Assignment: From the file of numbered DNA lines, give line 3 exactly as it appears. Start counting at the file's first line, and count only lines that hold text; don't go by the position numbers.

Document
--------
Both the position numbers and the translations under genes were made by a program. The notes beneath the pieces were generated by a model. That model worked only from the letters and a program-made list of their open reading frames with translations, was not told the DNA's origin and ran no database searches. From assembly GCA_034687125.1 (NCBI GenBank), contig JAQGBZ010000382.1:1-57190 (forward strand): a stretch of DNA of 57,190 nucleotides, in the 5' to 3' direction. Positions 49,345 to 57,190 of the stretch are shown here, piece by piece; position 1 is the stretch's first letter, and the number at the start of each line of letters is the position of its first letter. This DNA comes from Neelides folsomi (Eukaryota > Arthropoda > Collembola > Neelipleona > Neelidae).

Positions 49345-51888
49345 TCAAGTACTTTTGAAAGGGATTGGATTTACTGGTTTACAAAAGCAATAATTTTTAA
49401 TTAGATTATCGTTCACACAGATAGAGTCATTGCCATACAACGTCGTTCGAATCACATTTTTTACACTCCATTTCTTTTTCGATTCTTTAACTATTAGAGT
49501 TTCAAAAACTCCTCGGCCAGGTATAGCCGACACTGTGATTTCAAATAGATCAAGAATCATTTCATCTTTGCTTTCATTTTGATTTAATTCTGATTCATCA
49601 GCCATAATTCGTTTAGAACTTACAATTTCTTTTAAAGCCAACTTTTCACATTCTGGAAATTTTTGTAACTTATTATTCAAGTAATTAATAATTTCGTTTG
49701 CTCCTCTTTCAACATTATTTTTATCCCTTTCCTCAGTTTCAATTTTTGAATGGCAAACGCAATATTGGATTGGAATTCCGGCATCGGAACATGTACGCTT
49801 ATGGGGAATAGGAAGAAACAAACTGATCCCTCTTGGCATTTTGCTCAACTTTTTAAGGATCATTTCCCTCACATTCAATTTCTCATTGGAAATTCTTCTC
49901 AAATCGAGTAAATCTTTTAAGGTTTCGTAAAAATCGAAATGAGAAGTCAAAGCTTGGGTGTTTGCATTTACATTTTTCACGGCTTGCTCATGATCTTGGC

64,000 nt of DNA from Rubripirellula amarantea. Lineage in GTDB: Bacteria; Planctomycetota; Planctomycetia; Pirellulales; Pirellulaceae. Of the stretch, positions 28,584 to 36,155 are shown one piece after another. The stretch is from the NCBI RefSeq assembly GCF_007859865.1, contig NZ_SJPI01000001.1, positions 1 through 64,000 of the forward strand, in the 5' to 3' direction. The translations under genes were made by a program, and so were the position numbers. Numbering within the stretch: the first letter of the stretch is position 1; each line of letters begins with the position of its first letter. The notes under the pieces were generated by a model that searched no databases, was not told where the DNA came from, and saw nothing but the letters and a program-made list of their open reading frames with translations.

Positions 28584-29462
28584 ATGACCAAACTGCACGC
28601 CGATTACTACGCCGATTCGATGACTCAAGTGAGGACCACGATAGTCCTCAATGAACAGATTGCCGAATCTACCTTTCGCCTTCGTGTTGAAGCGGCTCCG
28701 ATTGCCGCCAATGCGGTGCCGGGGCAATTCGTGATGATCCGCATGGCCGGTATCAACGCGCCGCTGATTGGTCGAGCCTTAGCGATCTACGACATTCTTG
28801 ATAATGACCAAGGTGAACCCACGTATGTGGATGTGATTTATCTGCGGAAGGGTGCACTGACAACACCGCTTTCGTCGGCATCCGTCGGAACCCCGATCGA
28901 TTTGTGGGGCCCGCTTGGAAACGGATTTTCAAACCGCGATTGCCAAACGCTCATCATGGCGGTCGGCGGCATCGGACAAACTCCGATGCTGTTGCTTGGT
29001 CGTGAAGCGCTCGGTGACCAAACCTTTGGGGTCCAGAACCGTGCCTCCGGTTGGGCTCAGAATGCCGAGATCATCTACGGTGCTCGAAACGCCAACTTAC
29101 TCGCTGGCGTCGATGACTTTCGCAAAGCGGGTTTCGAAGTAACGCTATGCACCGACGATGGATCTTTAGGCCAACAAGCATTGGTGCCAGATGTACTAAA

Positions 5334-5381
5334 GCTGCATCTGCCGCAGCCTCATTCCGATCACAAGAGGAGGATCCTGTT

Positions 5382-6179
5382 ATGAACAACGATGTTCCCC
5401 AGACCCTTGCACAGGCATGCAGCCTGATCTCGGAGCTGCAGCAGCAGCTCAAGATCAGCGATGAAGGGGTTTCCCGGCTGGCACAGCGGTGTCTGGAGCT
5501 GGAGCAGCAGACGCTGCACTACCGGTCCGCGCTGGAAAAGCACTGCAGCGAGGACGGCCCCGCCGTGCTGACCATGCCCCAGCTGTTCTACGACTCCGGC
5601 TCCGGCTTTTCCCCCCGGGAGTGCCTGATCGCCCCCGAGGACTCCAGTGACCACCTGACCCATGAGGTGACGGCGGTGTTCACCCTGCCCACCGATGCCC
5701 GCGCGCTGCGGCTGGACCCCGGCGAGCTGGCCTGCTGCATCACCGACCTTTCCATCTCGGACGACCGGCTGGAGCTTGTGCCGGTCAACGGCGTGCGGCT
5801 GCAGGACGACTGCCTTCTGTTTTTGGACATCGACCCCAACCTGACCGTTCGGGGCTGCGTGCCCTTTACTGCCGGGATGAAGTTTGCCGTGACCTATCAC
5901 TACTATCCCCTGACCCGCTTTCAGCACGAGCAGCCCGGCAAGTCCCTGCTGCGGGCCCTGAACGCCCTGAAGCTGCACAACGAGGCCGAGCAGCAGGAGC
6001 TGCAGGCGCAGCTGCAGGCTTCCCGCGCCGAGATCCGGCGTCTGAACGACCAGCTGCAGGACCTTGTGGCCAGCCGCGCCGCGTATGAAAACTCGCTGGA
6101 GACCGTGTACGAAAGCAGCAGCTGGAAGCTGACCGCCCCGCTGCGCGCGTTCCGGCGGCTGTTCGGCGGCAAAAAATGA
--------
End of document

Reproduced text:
49345 TCAAGTACTTTTGAAAGGGATTGGATTTACTGGTTTACAAAAGCAATAATTTTTAA